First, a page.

posted: Dec. 27, 2012 @ 12:13a
Greetings and Happy Holidays to All! It's late and I'm a bit bored right now, so I figured it's time to get the 2012 Career Thoughts and Compensation Thread rolling. I started doing these threads annually on the FatWallet Finance board in 2006. When I originally started this thread, I thought that it could serve as a great resource for people to learn about the ups and downs of various careers, including information such as salaries and benefits. Over the years, a wide variety of people in all sorts of careers have contributed to these threads, and it's my hope that these threads have proven to be a valuable resource for those who are contemplating their career options.
Now gang, before we get started, here's a reminder of the rules, which 99.9% of you have been great at following over the past six years:
If you participate, please try to keep this a positive, informative thread, and let's not get into any arguments about how one's career/education/compensation makes him/her superior/inferior to other people. Please do not insult people by claiming they are overpaid, do no work, etc. Contribute as much or as little information as you're comfortable sharing, but please be honest so that this may serve as a truly informative thread for people mulling their career options.
So, now that the ground rules have been set, how did your job go this year? Did things go well or not so well? How well were you compensated for 2012? Did the poor economy have a serious effect on your career? Maybe each person can give a brief description of themselves, their job, their education levels, and their salaries, present and maybe even projected salaries for the future. As always, since I'm starting the thread, I have to bite first:
Location: Northern NJ
Occupation: Urban Educator (My fancy title for a teacher in a city of low socioeconomic standing)
Education: M.A., plus 33 additional credits
2012 Compensation: $100,600 (Base Pay, some extra pay for curriculum writing, and some retro pay due to a delayed new contract.) Base salary for the 2012-2013 school year is a whisker over $100,000. It would have been a couple grand more, but of course, since it was my year to hit the top of our guide (based on the old structure), they added steps to the new contract.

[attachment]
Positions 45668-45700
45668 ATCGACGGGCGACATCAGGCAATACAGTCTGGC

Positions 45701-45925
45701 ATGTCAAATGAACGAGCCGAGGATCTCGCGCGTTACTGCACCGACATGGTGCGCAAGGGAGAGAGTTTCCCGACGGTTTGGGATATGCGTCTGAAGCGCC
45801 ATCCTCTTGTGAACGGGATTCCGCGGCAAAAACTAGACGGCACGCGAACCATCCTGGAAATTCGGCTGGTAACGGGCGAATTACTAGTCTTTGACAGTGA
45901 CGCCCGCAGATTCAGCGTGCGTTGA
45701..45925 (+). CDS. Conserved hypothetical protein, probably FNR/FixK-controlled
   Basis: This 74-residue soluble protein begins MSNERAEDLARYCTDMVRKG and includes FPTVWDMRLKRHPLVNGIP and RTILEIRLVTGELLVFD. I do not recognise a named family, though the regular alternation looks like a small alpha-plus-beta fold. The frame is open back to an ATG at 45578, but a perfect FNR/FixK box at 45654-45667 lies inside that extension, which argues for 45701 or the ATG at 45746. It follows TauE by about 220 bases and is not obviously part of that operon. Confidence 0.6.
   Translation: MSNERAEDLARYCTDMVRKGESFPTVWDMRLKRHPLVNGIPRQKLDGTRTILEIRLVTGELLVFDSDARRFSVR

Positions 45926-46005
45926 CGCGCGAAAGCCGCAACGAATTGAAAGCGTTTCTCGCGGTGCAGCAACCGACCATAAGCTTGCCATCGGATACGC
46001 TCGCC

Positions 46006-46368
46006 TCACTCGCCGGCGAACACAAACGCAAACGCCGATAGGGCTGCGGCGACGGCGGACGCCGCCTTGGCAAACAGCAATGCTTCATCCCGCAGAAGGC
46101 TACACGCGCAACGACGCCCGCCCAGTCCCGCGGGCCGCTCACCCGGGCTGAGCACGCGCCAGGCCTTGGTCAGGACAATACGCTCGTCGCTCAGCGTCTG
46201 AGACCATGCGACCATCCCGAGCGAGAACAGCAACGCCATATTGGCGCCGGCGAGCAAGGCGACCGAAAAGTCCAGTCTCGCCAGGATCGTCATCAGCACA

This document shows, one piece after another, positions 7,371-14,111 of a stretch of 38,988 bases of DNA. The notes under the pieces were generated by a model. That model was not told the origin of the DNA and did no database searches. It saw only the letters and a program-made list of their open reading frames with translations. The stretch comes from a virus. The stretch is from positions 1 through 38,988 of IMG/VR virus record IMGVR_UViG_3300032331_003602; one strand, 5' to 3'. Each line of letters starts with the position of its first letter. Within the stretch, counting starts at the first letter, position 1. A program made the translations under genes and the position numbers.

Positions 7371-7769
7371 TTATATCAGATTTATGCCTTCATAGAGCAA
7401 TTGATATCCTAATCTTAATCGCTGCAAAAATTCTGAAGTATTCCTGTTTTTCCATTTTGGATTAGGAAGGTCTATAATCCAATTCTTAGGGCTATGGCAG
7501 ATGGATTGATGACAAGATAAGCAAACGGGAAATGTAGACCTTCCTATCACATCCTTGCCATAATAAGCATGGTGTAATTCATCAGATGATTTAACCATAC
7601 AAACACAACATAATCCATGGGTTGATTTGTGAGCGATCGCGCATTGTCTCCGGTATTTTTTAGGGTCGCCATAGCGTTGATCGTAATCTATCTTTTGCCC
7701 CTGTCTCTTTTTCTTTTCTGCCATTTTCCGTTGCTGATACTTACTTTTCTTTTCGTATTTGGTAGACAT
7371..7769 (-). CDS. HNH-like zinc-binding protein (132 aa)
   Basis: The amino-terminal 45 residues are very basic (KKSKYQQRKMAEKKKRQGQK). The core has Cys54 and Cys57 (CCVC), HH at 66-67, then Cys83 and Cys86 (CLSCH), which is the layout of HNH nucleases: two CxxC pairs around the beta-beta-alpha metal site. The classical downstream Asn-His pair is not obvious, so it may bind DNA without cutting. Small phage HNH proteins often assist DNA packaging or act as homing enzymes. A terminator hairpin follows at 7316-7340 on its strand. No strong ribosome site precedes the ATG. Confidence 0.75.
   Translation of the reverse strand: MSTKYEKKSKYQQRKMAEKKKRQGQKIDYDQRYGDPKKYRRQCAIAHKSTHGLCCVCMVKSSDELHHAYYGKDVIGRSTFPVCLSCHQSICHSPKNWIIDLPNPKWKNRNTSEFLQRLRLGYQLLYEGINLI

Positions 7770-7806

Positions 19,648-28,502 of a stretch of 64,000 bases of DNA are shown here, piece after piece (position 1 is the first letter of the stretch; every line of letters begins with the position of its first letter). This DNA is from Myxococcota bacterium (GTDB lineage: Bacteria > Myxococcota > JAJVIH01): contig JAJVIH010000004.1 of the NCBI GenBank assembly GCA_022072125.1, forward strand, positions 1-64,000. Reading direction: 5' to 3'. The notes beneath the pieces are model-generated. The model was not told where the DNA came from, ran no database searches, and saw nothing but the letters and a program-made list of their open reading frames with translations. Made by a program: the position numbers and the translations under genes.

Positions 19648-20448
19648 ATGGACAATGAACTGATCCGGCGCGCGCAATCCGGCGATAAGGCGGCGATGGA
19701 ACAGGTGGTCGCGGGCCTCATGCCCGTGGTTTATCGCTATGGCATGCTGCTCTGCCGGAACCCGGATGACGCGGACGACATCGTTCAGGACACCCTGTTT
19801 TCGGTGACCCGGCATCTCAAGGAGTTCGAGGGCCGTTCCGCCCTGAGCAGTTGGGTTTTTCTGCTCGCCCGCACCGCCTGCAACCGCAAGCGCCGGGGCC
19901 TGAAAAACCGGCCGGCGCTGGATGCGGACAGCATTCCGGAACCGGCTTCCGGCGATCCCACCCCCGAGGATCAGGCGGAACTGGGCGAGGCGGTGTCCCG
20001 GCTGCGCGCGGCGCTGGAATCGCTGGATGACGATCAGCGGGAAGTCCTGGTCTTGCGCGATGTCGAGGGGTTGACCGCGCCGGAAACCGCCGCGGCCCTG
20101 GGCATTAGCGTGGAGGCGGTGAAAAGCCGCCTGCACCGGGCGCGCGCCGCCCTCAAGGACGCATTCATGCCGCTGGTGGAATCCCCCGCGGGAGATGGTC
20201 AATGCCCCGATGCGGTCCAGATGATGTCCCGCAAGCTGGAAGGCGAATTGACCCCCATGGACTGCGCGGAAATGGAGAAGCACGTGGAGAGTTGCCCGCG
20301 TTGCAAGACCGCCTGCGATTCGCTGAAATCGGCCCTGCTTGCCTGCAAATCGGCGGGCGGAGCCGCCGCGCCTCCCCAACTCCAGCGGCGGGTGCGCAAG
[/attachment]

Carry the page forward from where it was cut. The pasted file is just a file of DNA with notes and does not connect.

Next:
Future Salary Projection: Not too much further to go from here in my current position. Salary will go up about $1500 next year and perhaps $3000 the year after that. Then, it might go up $1700 or $1800 per year.
Benefits: Full medical, although teachers in NJ now have to pay a percentage of their salaries for their medical benefits. (It's currently based on a sliding scale, based on income, but no less than 1.5% of base salary.) We get modest dental, generous sick and personal time, a decent pension plan (at least if the state doesn't default on the benefits), tremendous job security once you achieve tenure (but virtually none before that, and even with tenure, you can still have the daylights menaced out of you. Also keep in mind that not all states offer tenure, in which case you can pretty much be fired at will no matter how much time you have in a particular district.) In almost all districts in NJ, you can accumulate sick time from year to year.
What's the job like?
Very difficult and getting more difficult by the year. Tremendously long hours, almost no down time during the school day (I don't take lunch very often), lots of work at home, deplorable working conditions, with some classrooms reaching temperatures of 90+ degrees and others below freezing. You will also most likely need to spend a decent amount of money on supplies for students because your school won't provide them, even though they insist on your using them. Very little respect and support from most supervisors, parents, and students, although I will admit that things seem to have gotten a hair better between teachers and administration in my district (overall, anyway).
Would you recommend the career to others?
Every year, it's become harder and harder for me to recommend teaching as a career. The public employee bashing in the U.S. is still pretty strong, with teachers still at the top of the "Bash List", although it seems to be subsiding a bit compared to what it was like the past two years. This is not an easy job. If you're doing it correctly, it's at least a 50-60 hour a week job, and it's 50-60 hours of grueling work. Teachers in urban districts in particular have taken a real beating. They are expected to be miracle workers, solving all of our society's ills. And, sadly, new workers are likely going to suffer the most. NJ has already cut pension benefits and increased retirement ages for newer workers, and, honestly, it wouldn't surprise me to see pensions eliminated for new employees as well as two or three different salary tiers for teachers based on their time of service in the near future.
This is not an easy job. If you think you can handle it, go for it, but keep in mind that it's going to be a tough road ahead for teachers for the foreseeable future.